• Tuna Noodle casserole Ingredients serves four 1 6 ounce can, drained tuna 1 cup raw whole grain or egg macaroni 1 chopped onion 1 14 ounce can of drained peas (or vegetable of choice) 1 10.5 ounce can of 98% fat free cream of mushroom soup 1 cup skim milk 6 tablespoons low-fat cheddar cheese Directions 1. Preheat oven to 350 degrees. 2. Spray 8 x 8 pan with non stick spray. 3. In a bowl, mix tuna, noodles, onions, peas, soup and milk. 4. Pour into pan and make sure noodles are covered with sauce. Sprinkle with cheese. 6. Cover and bake for 1 hour. Tuna Noodle Casserole is an easy favorite! This recipe incorporates all of the items that are needed for a meal to meet the MyPlate standards. Tuna is an excellent and convenient source of protein, whole grain or egg macaroni noodles are just what you need to fulfill your grain portion on your plate, and the peas (or carrots) make a great vegetable component. This lesson plan is made possible by a partnership between The Campus Kitchens Project and Sodexo. For more nutrition education lessons, visit campuskitchens.org.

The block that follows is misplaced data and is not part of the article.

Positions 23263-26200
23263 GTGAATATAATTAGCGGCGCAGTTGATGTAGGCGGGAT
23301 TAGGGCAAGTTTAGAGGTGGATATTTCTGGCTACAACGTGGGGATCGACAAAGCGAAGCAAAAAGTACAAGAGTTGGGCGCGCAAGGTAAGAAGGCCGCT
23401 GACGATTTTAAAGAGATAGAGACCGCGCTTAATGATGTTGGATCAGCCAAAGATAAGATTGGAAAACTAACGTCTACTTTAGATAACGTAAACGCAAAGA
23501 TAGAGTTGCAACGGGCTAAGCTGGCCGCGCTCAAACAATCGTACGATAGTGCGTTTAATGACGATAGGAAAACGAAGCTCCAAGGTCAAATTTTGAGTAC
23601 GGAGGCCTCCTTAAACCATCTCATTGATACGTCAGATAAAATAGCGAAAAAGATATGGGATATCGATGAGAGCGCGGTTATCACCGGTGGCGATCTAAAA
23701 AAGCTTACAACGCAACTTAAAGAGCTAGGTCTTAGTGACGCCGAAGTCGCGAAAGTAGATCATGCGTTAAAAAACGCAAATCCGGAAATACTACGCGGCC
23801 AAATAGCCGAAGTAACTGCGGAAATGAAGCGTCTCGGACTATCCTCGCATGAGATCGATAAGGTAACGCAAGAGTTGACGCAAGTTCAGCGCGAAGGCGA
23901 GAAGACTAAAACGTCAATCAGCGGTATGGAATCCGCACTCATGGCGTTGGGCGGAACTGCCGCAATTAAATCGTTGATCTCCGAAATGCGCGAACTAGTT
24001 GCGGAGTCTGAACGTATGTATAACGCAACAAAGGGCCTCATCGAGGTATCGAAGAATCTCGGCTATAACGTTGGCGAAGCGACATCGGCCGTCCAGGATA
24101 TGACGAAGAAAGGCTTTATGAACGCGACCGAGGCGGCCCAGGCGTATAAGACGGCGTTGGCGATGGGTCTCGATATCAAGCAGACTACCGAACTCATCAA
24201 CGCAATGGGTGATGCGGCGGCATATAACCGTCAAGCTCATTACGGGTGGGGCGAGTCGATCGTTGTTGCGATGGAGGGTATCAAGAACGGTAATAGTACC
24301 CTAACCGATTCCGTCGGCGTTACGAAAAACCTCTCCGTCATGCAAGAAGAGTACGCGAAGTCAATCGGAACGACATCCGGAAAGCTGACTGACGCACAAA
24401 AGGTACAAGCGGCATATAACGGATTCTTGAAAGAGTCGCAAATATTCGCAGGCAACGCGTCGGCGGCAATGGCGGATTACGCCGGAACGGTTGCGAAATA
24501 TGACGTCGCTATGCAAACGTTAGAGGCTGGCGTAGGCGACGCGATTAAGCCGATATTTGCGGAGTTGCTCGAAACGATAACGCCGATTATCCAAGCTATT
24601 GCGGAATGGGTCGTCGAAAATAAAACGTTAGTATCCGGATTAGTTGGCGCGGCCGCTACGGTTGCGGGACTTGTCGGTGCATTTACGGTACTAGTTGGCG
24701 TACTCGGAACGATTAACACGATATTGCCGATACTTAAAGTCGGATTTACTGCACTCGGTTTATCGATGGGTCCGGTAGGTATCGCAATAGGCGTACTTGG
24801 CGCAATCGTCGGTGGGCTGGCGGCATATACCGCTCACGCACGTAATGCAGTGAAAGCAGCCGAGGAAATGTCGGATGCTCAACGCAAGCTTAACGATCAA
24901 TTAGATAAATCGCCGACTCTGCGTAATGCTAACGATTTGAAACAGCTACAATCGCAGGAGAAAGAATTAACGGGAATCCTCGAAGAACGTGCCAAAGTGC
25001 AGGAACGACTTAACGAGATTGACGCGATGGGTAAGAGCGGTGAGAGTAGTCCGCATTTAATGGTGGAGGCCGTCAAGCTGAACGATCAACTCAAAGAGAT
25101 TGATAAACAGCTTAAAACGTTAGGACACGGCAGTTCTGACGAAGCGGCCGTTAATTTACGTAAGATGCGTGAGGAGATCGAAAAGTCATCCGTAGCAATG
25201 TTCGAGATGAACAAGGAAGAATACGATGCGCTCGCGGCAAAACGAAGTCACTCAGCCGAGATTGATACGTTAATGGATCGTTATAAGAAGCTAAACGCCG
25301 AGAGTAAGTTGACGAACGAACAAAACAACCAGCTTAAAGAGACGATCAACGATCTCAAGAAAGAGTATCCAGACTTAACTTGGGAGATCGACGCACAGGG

• Lesson 2: Eat the Rainbow Objectives: Time: Materials: Preparation: This lesson will focus on the value of fruits and vegetables, by discussing how they contain vitamins and minerals that benefit the body. Eat the Rainbow is an interactive activity designed to make exploring the rainbow of fruits and vegetables fun. Encourage students to eat many different colors and try foods they might not have eaten before. Explain how certain colors of food have certain nutrients that benefit different body parts. One hour: 30 minutes instruction, 30 minutes activity • five large posters/paper • black and white food cutouts [Appendix C] • markers/crayons/pencils • copies of Eat the Rainbow visual for each child [Appendix C] • one large copy of visual • kabob sticks • plates/bowls • fruits (one per color): kiwi, grapes, oranges, melon, strawberries, blueberries, bananas, other options: raspberries, mango, pineapple, grapes Review Eat the Rainbow visual. Make copies of the Eat the Rainbow handout and take-home recipe. For matching game, label posters with the following colors: green, yellow/orange, red, blue/purple and white. Cut fruit for kabobs into appropriately sized pieces. This lesson plan is made possible by a partnership between The Campus Kitchens Project and Sodexo. For more nutrition education lessons, visit campuskitchens.org.